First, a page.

A Quinnipiac University poll released this morning shows Democrat Ralph Northam with a 9-point lead over Republican Ed Gillespie. Northam’s largest projected lead among the most recent polls for tomorrow’s election. Today’s results do show a tighter race than Quinnipiac’s late October survey. The tightest projections for the governor’s race came late last week from a Roanoke College. That poll — which can be found here — showed Northam and Gillespie tied at 47% each.

Full news release on the latest Quinnipiac University poll

From Quinnipiac University: With yawning gender and racial gaps, Democratic Lt. Gov. Ralph Northam holds a 51 – 42 percent likely voter lead over Republican Ed Gillespie in the Virginia governor’s race, according to a Quinnipiac University poll released today. Libertarian Cliff Hyra has 3 percent. Today’s result compares to a 53 – 36 percent likely voter lead for Northam in an October 30 survey by the independent Quinnipiac (KWIN-uh-pe-ack) University.

Non-white likely voters back the Democrat 71 – 20 percent, with 4 percent for Hyra. White voters back the Republican 50 – 44 percent, with 3 percent for Hyra. Women back Northam 61– 33 percent, with 1 percent for Hyra. Men back Gillespie 52 – 40 percent, with 5 percent for Hyra. Independent voters are divided with 46 percent for Northam, 42 percent for Gillespie and 6 percent for Hyra. Democrats back Northam 96 – 3 percent, with less than 1 percent for Hyra. Republicans back Gillespie 92 – 5 percent, with less than 2 percent for Hyra.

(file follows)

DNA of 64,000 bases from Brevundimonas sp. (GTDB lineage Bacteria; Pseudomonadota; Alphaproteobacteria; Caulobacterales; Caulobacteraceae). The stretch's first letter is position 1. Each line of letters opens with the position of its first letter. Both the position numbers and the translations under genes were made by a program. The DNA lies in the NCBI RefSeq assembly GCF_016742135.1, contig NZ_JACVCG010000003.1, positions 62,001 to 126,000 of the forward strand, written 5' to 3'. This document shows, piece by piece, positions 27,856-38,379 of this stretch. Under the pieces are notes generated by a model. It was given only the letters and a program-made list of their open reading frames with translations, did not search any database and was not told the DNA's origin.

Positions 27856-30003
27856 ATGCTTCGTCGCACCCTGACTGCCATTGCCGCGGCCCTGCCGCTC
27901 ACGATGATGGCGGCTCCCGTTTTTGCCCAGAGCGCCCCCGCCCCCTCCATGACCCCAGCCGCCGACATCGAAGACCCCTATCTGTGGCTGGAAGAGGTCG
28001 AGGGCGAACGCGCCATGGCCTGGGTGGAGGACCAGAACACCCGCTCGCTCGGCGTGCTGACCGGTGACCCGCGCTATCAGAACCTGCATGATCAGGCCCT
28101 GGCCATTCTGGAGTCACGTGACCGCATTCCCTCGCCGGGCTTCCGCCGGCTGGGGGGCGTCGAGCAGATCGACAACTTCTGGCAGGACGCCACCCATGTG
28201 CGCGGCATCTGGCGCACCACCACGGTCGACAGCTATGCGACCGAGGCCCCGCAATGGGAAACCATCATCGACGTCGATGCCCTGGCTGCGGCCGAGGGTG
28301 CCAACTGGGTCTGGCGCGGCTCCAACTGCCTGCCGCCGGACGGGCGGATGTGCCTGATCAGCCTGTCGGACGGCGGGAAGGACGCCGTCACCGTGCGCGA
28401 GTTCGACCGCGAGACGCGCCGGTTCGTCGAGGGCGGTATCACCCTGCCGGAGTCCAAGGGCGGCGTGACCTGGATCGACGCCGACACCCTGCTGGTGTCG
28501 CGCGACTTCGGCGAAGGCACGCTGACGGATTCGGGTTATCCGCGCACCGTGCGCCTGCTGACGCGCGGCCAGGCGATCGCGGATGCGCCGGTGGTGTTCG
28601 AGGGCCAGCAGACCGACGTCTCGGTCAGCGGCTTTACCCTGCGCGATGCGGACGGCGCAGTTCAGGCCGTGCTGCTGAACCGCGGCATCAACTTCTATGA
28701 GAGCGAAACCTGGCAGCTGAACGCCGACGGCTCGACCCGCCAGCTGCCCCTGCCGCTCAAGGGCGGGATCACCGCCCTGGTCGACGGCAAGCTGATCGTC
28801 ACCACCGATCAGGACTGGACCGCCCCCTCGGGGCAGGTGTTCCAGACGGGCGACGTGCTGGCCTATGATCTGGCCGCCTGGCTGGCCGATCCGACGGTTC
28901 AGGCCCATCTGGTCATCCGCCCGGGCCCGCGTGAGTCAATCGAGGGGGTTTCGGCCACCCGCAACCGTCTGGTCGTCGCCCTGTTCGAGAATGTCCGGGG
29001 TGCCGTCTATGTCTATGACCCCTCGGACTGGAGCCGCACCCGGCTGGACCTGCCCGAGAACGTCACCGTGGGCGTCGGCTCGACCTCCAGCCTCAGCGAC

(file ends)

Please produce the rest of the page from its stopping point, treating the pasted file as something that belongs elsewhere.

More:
“Republican Ed Gillespie is closing Democratic Lt. Gov. Ralph Northam’s lead, but Gillespie still has a ways to go and only 24 hours to get there,” said Peter A. Brown, assistant director of the Quinnipiac University Poll. “A good sign for Gillespie is that in the last two weeks he has cut Lt Gov. Northam’s 14-point lead among independents, the key bloc of voters, to a statistical tie. But any hopes that the Republicans have for victory will require their candidate to accomplish the Herculean task of making up a deep, 28-point deficit among women. From October 30 – November 5, Quinnipiac University surveyed 1,056 Virginia likely voters with a margin of error of +/- 3.9 percentage points, including the design effect. Live interviewers call landlines and cell phones.

Click here to read more on the Quinnipiac University poll